Atherothrombosis is a pathophysiologic process that results in clinical
ischemic events affecting the cerebral, coronary, and peripheral arterial
circulation. Antiplatelet agents, used alone or in combination, are effective
in preventing recurrent vascular events among individuals with established
To summarize the current state of evidence regarding oral antiplatelet
treatment in patients with cerebrovascular disease, coronary artery disease
(CAD), and peripheral arterial disease.
Using the key terms acute coronary syndrome, atherothrombosis, ischemic stroke, myocardial infarction, MI, peripheral
arterial disease, TIA, transient
ischemic attack, unstable angina,aspirin,ticlopidine,dipyridamole, and clopidogrel, we searched the
MEDLINE database as well as the trial register of the Cochrane Groups to identify
studies published from 1960 to August 2004. We manually searched journals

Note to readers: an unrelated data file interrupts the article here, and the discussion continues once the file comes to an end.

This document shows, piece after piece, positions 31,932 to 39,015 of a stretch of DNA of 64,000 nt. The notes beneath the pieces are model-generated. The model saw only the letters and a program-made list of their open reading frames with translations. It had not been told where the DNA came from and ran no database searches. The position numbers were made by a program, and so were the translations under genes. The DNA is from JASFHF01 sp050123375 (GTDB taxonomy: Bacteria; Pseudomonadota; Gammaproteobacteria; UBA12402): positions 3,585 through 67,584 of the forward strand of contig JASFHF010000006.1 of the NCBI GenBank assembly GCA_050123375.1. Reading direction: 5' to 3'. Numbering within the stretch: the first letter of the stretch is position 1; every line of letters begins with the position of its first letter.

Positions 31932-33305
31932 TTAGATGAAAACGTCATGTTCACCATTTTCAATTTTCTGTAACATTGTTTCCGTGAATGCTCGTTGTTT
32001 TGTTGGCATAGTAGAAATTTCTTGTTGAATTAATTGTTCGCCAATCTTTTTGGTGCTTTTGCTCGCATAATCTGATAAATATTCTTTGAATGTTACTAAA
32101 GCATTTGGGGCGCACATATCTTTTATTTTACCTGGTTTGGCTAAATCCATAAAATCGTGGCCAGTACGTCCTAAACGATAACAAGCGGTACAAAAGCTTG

and abstract booklets; scrutinized reference lists of trials and review articles;
and reviewed meta-analyses, scientific statements, and guidelines from official
Appropriate oral first-line antiplatelet therapy is aspirin for individuals
with ST-segment elevation myocardial infarction; aspirin or clopidogrel for
those with TIA or stroke, chronic stable angina, or peripheral arterial disease;
and aspirin combined with clopidogrel for those with non–ST-segment
elevation acute coronary syndrome. Aspirin combined with dipyridamole is a
possible alternative for patients who experience a first episode of TIA or
stroke in the absence of clinically apparent CAD. Although ticlopidine has
been shown to be of benefit in various vascular conditions, its adverse-effect
profile has limited its use.
Aspirin, ticlopidine, clopidogrel, aspirin combined with clopidogrel,
and aspirin combined with dipyridamole are effective in preventing recurrent
vascular events among various subgroups of patients with vascular disease.
Current clinical trial evidence favors the use of aspirin or clopidogrel as
first-line agents for the majority of patients with vascular disease. Clinical
trials evaluating combination antiplatelet therapies will direct future practice.